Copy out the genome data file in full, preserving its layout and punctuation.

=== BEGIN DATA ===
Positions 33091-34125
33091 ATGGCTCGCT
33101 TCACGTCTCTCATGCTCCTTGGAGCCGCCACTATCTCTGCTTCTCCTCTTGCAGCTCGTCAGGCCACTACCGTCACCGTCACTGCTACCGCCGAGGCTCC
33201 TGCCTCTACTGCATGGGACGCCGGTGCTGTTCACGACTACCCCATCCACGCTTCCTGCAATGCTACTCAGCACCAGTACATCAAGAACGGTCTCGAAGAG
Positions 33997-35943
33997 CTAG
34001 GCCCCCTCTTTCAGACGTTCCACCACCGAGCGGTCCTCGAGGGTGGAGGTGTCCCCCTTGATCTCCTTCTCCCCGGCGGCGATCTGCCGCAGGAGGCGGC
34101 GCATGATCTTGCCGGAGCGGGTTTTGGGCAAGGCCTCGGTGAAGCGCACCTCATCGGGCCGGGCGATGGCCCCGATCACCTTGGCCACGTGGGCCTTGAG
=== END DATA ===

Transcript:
Positions 33091-34125
33091 ATGGCTCGCT
33101 TCACGTCTCTCATGCTCCTTGGAGCCGCCACTATCTCTGCTTCTCCTCTTGCAGCTCGTCAGGCCACTACCGTCACCGTCACTGCTACCGCCGAGGCTCC
33201 TGCCTCTACTGCATGGGACGCCGGTGCTGTTCACGACTACCCCATCCACGCTTCCTGCAATGCTACTCAGCACCAGTACATCAAGAACGGTCTCGAAGAG
Positions 33997-35943
33997 CTAG
34001 GCCCCCTCTTTCAGACGTTCCACCACCGAGCGGTCCTCGAGGGTGGAGGTGTCCCCCTTGATCTCCTTCTCCCCGGCGGCGATCTGCCGCAGGAGGCGGC
34101 GCATGATCTTGCCGGAGCGGGTTTTGGGCAAGGCCTCGGTGAAGCGCACCTCATCGGGCCGGGCGATGGCCCCGATCACCTTGGCCACGTGGGCCTTGAG